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Thailand flooding could last 6 weeks more, premier warns

The death toll rises to 356 as authorities try to channel floodwaters through Bangkok's canals and out to sea. Prime Minister Yingluck Shinawatra invokes a disaster law to exert more authority.

October 22, 2011|By Mark Magnier, Los Angeles Times
  • Streets are flooded in Pathum Thani, Thailand, near Bangkok. The death toll in three months of flooding is now more than 350.
Streets are flooded in Pathum Thani, Thailand, near Bangkok. The death… (Daniel Berehulak, Getty…)

Reporting from New Delhi — Thailand, reeling from its worst flooding in decades, received more bad news Saturday as the death toll from three months of downpours rose to 356 and the prime minister warned that the inundation could last six more weeks.

In a high-risk maneuver this weekend, authorities are trying to channel floodwaters through the canals of Bangkok and out to sea from the deluged central plains. The capital has already seen waist-high water in its northern neighborhoods, with many fearing that the heart of downtown could be next if the diversion fails.

"Bangkok must open all floodgates to allow the water through," Prime Minister Yingluck Shinawatra said in a nationwide radio address. "There is a huge volume of runoff water from the north and we can't effectively block it, but can only slow the flow."

PHOTOS: Thailand floods

The government raised the death toll to 356 from Friday's 342. Two others are missing. An estimated 113,000 people have been displaced and are living in shelters. And the nation has suffered $3.3 billion in economic damage, a figure that could double if Bangkok is swamped.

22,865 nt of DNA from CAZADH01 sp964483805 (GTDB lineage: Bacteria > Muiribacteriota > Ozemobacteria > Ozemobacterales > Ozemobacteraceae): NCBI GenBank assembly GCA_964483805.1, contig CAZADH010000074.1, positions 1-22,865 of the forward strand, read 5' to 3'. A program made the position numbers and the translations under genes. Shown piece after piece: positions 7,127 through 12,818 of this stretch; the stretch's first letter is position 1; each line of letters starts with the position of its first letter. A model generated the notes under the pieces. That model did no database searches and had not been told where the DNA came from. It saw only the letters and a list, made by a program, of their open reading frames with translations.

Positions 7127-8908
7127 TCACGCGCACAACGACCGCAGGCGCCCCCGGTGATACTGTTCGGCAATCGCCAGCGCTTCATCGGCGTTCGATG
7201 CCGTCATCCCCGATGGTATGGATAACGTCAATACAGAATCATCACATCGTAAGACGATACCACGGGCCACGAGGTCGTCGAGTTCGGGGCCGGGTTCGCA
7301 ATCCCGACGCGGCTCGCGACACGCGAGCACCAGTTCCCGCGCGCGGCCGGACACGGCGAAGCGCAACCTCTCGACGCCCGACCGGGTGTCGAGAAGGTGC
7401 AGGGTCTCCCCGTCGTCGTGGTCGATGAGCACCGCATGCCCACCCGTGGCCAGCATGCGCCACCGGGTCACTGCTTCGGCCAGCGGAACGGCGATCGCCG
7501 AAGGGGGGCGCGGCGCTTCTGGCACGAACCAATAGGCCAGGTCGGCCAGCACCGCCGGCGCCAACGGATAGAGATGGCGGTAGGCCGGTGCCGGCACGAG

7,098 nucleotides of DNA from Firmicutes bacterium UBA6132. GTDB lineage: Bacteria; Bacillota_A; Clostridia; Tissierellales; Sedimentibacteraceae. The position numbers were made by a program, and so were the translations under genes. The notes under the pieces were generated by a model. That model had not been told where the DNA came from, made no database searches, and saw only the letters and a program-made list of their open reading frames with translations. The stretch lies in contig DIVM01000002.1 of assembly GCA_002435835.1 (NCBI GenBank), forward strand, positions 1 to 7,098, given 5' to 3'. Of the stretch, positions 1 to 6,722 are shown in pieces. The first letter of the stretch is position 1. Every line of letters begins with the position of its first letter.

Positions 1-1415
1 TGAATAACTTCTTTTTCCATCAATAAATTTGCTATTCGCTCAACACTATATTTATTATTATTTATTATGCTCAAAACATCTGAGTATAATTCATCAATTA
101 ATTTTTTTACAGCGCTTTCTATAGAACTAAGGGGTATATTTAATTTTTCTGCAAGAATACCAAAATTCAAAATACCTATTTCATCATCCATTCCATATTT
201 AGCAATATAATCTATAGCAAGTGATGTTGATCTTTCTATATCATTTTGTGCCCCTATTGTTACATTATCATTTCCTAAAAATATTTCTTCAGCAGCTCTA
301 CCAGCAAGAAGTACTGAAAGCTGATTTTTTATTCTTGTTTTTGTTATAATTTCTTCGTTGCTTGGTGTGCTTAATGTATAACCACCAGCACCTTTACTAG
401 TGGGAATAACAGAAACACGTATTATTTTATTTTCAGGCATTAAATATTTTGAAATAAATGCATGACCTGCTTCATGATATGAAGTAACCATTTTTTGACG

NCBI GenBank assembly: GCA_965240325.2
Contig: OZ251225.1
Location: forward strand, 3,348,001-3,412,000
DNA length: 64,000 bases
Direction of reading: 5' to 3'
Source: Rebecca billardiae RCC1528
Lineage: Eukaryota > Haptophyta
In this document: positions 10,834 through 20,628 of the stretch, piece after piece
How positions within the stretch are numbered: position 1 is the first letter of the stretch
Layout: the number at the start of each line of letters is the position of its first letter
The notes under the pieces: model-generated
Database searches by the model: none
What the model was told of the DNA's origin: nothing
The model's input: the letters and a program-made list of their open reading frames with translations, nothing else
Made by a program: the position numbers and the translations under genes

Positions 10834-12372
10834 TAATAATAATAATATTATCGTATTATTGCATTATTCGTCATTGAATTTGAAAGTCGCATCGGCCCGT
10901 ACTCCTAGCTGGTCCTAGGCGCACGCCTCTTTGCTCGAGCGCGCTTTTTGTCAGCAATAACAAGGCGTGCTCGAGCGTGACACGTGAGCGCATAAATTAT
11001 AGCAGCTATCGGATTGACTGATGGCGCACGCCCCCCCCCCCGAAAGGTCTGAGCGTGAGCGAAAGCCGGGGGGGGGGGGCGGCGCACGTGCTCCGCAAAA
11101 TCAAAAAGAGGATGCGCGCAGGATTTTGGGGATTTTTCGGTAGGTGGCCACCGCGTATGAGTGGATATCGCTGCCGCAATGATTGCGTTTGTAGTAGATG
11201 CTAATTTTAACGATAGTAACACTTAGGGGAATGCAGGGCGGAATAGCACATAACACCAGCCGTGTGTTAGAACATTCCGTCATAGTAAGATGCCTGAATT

Yingluck, who's been in office just two months, invoked a disaster law Friday to exert more control over squabbling ministries and contradictory information. She also warned Bangkok residents to move their belongings to higher floors and brace for water levels that could reach 3 feet.

The politician, a sister of fugitive former leader Thaksin Shinawatra, also said her government would safeguard Bangkok's palaces and other important buildings and economic zones. Critics have accused her of moving slowly and failing to recognize the scale of the problem.

"The government should've done much better than this. It's mismanaged the whole thing," said Kavi Chongkittavorn, assistant group editor with the Nation media group. "With their populist policies and rallies, they're much better at controlling people than water."

Flooding has affected nearly half of the country's 77 provinces in the last three months, taking a huge toll on the economy. Thailand is the world's top rice and rubber producer and a major disk-drive manufacturer; the disaster is sending jitters through the global computer industry in advance of the Christmas shopping season.

Five major industrial estates north of Bangkok, a city known as the Venice of the East, have suspended operations. Carmakers Honda and Toyota, among others, have shut down production. And two other industrial estates to the north and east are in jeopardy, putting more than 700,000 people out of work temporarily.

The focus on saving Bangkok, although economically sound, has underscored long-standing political tensions in the country between the urban elite and the relatively poor rural population, analysts said.

Bangkok saw months of street fighting and unrest last year between government forces and "red shirt" protesters made up mostly of farmers, the poor and the working class.

"The people of Bangkok thought it was an island, that you could block the water and send it to the west, east, into the main Prapa Canal," said Pitch Pongsawat, a political science professor at Chulalongkorn University. "In an address, the Bangkok government said they were trying to save the Bangkok people, not the rest of the country."

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